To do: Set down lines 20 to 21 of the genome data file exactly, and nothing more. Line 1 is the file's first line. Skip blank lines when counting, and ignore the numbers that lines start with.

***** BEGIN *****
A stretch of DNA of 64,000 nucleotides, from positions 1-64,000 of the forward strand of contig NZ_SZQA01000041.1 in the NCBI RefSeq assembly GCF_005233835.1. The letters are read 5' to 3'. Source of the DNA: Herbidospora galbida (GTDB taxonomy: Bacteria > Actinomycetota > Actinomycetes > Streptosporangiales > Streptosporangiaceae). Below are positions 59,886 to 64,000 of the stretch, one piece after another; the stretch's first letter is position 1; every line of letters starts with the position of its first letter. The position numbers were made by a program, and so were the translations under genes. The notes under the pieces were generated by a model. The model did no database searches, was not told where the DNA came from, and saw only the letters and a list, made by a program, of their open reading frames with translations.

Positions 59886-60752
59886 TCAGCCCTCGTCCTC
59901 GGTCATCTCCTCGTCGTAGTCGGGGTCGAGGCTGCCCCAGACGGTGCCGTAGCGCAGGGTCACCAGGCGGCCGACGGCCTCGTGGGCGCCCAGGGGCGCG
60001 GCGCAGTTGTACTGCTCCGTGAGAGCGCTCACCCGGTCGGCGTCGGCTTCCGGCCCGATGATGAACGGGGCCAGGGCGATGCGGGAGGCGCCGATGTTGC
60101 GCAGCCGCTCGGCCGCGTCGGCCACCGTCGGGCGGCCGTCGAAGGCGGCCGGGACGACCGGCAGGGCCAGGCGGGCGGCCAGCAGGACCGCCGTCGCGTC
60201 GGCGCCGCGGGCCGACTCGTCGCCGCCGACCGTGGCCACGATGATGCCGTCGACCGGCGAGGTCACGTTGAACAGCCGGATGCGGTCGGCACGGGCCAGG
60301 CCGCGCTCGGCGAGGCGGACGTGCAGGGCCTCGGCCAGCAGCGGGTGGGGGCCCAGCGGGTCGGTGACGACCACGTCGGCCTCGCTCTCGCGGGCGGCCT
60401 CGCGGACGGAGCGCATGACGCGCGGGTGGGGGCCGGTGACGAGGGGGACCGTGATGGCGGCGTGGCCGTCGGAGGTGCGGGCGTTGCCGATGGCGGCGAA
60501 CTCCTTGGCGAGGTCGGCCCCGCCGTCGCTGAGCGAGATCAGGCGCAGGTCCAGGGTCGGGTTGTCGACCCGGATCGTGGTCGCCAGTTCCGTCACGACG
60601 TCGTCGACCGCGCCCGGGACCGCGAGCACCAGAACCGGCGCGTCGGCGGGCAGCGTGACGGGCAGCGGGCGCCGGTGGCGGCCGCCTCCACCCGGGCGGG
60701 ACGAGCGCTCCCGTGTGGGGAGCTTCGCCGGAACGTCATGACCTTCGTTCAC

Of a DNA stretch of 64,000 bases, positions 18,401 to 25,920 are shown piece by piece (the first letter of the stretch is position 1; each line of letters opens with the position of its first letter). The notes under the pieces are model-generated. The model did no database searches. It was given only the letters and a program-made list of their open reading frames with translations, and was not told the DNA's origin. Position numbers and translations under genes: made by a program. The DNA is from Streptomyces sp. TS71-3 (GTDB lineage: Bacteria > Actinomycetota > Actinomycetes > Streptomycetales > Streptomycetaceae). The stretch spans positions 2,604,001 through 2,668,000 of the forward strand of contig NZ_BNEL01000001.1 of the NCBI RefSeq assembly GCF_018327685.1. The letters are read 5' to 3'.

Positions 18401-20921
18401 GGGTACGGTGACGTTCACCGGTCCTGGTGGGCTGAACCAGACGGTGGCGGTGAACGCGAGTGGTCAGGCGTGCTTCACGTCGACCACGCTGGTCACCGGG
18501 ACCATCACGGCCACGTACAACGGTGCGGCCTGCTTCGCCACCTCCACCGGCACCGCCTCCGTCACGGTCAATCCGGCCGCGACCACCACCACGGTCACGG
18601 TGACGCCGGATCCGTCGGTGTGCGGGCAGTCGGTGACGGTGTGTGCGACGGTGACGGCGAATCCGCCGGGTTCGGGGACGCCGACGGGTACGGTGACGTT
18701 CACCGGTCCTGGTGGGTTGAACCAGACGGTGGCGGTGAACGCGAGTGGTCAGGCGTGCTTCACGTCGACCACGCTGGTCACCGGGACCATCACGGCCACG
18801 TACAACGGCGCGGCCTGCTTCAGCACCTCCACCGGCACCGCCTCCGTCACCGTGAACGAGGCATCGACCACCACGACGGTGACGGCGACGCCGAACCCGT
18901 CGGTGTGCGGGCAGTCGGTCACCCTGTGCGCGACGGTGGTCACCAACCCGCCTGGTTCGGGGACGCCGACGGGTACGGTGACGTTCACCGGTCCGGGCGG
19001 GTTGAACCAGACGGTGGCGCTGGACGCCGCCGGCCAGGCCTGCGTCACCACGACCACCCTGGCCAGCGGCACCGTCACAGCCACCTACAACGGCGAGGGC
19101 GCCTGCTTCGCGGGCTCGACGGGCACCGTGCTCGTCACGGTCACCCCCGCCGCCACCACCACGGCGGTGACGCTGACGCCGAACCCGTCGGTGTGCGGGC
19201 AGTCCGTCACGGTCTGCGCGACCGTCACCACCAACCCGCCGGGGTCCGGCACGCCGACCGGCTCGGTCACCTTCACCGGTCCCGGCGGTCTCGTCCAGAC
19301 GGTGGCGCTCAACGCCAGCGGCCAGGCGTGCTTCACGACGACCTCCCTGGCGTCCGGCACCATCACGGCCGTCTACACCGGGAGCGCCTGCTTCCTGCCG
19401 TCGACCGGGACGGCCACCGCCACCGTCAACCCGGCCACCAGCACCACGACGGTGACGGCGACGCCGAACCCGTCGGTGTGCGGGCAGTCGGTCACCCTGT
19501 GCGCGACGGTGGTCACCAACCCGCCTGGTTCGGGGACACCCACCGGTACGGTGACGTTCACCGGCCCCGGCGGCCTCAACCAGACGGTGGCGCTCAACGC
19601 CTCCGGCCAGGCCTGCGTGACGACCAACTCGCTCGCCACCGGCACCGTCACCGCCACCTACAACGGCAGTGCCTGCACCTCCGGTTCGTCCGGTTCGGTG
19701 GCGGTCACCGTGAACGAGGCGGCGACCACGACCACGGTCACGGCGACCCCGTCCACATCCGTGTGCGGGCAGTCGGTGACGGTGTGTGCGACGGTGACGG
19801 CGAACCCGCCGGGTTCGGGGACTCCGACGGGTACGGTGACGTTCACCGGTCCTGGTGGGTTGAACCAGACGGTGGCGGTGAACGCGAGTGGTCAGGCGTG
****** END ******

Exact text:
18901 CGGTGTGCGGGCAGTCGGTCACCCTGTGCGCGACGGTGGTCACCAACCCGCCTGGTTCGGGGACGCCGACGGGTACGGTGACGTTCACCGGTCCGGGCGG
19001 GTTGAACCAGACGGTGGCGCTGGACGCCGCCGGCCAGGCCTGCGTCACCACGACCACCCTGGCCAGCGGCACCGTCACAGCCACCTACAACGGCGAGGGC